Functional imaging proves sensitive in measuring treatment response in sarcomas

26 Feb 2008

Positron Emission Tomography (PET) - a type of scanning that assesses the functional activity of cells in the body - is much more sensitive and more accurate than conventional imaging methods in detecting responses to treatment in patients with sarcoma, according to one of the first studies to look at this issue.

The study compared PET scanning with computed tomography (CT) in 42 patients with high-grade soft tissue sarcomas, which are cancers affecting connective tissues such as tendons and muscle. Scans were taken before and after the patients were treated with chemotherapy prior to surgery to remove their tumours (neoadjuvant treatment).

The researchers measured the metabolic or chemical activity of the tumour cells using a specific PET probe that assesses glucose metabolism. This allowed them to determine whether the cancer cells were still alive and dividing after treatment. After removing the tumours during surgery, they analysed the cells directly to assess whether chemotherapy had affected their activity.

Assessing the effects of chemotherapy in people with sarcomas has previously been difficult because the standard measure for response to cancer treatment - Response Evaluation Criteria in Solid Tumors (RECIST) - has proved unreliable in these cancers. Using this method, patients are scanned by conventional imaging with CT or magnetic resonance imaging (MRI) to assess whether a tumour has shrunk in response to treatment.

Previous research has shown that treatment may change the activity of sarcoma tumour cells in a way that improves a patient's survival even though a change in tumour size is not apparent using RECIST criteria. This has important implications for patients, because they may be taken off a treatment that is potentially improving their prognosis because their tumour is not shrinking in size.

"We knew from our experience with neoadjuvant therapy in sarcoma patients that measuring tumour size correlated poorly with response," explained Fritz Eilber, director of the Sarcoma Program at the Jonsson Comprehensive Cancer Centre at the University of California at Los Angeles, USA, and one of the authors of the new study. He said: "We have removed many tumours that have not changed in size with treatment, or have even grown, but are completely dead on pathologic analysis. Just because the tumour doesn't shrink doesn't mean the treatment didn't work."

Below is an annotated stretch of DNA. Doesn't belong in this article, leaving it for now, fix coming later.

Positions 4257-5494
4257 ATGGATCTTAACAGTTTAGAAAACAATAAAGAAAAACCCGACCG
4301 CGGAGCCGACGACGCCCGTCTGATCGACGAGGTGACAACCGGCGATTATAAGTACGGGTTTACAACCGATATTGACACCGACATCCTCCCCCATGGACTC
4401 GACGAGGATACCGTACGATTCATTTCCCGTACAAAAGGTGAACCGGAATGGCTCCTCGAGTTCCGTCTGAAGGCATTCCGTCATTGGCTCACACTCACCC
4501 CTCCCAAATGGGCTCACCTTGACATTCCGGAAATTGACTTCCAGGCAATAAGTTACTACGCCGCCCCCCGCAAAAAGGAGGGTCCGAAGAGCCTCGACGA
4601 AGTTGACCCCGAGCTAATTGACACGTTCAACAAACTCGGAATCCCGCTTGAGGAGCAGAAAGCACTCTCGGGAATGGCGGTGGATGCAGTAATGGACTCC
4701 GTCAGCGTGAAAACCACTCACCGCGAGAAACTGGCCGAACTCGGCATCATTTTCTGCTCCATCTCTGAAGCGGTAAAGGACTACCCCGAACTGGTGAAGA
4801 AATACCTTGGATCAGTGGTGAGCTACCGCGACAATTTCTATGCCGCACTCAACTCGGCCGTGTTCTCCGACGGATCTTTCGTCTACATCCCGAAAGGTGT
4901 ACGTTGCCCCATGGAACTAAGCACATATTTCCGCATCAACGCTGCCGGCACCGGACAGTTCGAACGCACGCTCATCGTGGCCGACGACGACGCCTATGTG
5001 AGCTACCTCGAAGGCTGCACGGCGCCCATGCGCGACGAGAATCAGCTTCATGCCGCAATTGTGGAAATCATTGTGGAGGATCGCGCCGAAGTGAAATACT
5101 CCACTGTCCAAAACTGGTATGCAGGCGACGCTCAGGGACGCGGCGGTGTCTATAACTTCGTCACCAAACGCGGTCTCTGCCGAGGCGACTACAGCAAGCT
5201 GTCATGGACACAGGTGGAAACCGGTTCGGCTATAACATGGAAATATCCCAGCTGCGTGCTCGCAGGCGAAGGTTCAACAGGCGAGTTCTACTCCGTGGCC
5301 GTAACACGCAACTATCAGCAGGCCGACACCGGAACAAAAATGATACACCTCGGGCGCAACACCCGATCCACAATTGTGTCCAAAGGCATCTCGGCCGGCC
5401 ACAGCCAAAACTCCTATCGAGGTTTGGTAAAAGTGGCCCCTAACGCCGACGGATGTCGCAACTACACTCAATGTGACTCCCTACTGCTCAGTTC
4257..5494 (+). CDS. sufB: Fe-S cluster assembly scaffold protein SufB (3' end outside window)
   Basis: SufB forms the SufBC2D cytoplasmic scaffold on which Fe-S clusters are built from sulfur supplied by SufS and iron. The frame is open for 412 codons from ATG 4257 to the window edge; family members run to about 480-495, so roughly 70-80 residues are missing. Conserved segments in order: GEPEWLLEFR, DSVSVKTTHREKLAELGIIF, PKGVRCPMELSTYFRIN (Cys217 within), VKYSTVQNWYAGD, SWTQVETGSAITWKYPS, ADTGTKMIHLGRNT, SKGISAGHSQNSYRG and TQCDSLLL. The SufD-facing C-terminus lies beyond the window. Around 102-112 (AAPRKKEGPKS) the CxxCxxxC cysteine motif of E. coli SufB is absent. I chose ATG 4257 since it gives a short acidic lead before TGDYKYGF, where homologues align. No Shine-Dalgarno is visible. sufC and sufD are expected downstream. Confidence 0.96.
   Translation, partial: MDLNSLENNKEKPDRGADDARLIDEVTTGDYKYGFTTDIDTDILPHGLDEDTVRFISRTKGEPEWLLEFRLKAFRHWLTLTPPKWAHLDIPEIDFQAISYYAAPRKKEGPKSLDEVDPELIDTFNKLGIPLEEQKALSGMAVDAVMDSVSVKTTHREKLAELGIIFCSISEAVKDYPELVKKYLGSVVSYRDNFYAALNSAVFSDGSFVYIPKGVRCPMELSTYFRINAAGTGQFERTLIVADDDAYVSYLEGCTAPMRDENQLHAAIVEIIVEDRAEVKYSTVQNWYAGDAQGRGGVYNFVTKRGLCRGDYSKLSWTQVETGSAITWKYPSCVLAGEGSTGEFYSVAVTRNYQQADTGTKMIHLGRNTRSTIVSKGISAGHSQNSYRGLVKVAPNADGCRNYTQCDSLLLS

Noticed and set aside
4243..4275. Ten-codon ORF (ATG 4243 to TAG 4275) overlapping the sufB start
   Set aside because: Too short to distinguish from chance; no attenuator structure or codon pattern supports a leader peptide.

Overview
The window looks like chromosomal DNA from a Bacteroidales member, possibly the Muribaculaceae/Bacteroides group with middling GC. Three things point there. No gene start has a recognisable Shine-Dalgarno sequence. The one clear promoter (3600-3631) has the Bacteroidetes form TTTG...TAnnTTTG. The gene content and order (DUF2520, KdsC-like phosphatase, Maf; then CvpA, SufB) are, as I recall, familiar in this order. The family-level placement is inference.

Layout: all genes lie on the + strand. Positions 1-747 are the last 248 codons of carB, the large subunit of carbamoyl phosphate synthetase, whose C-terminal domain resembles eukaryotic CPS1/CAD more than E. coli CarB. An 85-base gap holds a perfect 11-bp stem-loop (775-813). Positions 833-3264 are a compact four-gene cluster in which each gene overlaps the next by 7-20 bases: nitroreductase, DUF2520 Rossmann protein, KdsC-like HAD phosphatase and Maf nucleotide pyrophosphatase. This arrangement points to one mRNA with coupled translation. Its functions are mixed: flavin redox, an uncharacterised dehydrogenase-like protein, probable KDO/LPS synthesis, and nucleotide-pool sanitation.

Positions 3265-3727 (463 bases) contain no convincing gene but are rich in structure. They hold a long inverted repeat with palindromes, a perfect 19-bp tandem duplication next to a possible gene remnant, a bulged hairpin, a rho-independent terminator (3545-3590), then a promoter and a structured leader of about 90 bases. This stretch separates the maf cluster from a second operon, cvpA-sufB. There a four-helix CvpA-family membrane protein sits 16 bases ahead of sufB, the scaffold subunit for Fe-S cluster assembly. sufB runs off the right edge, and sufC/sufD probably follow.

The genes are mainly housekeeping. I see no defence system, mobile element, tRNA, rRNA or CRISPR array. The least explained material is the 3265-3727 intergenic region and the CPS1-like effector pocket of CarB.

Results from the study showed that PET scanning was much more accurate in detecting response to chemotherapy in sarcomas than conventional scanning. PET scanning identified all (100%) of the patients whose tumour cells responded to treatment. In contrast, using standard tumour size based criteria (RECIST) identified only one in four patients (25%) whose tumour cells had responded.

"PET was much more sensitive in picking up response than size-based RECIST," reported Dr Eilber. "RECIST missed a large percentage of patients who actually had a response to treatment. PET picked up all of the responders."

The researchers acknowledged some limitations in their study. The group of patients they studied had a variety of different types of sarcomas and were treated with different cancer drugs. However, they pointed out that because sarcomas are quite rare and very varied it would be impractical to look at only one type of sarcoma in a study. There is currently no standard chemotherapy for soft tissue sarcomas so it would also be difficult to look at patients treated with only one regimen.

The aim of the study was to compare two techniques for measuring tumour response to chemotherapy rather than to determine the effect of a specific treatment. "For such a comparison, including different treatment regimens is advantageous because a diagnostic test that allows assessment of tumour response for only on